County legislators share thoughts on Syrian refugees

Nov 20, 2015

With the national debate over bringing Syrian immigrants to this country heating up, it's also heating up in Erie County.

A large crowd packed into legislative chambers for Thursday's session.
Credit Mike Desmond/wbfo news

There are plans to bring several hundred people fleeing the Syrian civil war here amid concerns of terror as in Paris a week ago. That showed up yesterday with a large protest supporting immigrants before the Erie County Legislature session; legislators are calling for a public meeting over safety.

"I don't know if this is a unique position I bring to the table. But for the last your years, my family and I have had living in our household a person from the Middle East, from Palestine," said Erie County Legislator Ted Morton.

"I have learned a lot in the last four years about the situation there on a first-hand basis, the struggles, the terror that goes on and the want and need for many people in that part of the world to come to America."

Majority Leader Joseph Lorigo had pushed hard to stop immigration and for a public hearing with sworn testimony from police and security officials about the risks and how immigrants are screened. As a packed house watched, legislators voted for a public meeting with the same witnesses.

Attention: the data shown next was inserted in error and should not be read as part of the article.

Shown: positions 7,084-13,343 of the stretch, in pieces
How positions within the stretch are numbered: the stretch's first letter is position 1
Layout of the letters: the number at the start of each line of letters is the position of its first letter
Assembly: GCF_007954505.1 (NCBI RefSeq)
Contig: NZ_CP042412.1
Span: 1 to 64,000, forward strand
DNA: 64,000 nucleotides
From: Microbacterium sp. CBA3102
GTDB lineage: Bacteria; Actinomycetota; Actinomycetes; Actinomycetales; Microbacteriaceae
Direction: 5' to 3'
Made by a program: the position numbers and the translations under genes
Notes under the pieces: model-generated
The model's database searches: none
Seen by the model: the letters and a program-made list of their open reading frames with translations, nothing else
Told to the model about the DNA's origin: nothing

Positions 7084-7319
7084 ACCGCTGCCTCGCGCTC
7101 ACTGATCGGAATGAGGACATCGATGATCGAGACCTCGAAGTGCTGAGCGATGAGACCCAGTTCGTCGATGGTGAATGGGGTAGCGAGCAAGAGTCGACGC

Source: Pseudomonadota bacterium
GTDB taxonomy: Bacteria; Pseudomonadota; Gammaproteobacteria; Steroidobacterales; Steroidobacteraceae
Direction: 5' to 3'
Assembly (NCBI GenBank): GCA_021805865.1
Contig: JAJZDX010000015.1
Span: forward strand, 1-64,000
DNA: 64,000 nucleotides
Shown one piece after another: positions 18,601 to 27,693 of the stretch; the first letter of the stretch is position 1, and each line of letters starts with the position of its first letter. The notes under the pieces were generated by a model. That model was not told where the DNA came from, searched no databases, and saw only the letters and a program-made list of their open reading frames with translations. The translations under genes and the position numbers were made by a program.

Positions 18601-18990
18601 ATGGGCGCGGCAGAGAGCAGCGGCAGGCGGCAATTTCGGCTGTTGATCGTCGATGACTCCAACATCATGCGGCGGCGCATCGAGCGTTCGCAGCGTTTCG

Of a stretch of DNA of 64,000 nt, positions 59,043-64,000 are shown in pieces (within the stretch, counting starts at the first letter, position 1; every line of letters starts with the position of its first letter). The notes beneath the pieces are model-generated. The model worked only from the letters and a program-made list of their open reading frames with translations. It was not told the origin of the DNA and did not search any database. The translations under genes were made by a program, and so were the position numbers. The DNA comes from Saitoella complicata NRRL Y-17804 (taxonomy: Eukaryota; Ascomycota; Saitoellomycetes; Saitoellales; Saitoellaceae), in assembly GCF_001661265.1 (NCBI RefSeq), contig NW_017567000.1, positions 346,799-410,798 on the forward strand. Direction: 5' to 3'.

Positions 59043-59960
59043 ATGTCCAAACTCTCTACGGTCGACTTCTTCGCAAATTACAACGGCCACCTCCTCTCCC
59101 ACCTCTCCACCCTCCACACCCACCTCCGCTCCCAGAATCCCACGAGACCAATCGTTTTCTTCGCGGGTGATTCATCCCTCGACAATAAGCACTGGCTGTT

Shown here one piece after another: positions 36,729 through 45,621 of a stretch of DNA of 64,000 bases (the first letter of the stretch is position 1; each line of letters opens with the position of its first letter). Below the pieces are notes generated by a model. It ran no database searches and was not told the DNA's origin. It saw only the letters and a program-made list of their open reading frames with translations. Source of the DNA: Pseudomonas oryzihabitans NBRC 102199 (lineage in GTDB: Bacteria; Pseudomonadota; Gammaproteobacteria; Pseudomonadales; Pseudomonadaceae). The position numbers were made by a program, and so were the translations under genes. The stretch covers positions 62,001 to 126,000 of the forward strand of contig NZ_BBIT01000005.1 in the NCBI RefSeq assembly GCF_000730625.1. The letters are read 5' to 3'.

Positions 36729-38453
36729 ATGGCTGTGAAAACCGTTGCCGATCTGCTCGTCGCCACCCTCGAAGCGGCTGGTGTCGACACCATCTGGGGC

At the protest, Journey's End Refugee Services Executive Director Karen Andolina Scott says her agency is notified a family is coming after years of being screened.

"The process has been set up for a very long time. Our volunteer agencies, the agencies that we receive our refugee from usually give us between two to three weeks notice of the specific people who are coming through the resettlement process," Andolina Scott said.

At the request of legislators, County Comptroller Stefan Mychajliw will determine what the county spends in supporting refugees after they arrive. He's the son of Ukrainian refugees who came here in 1960.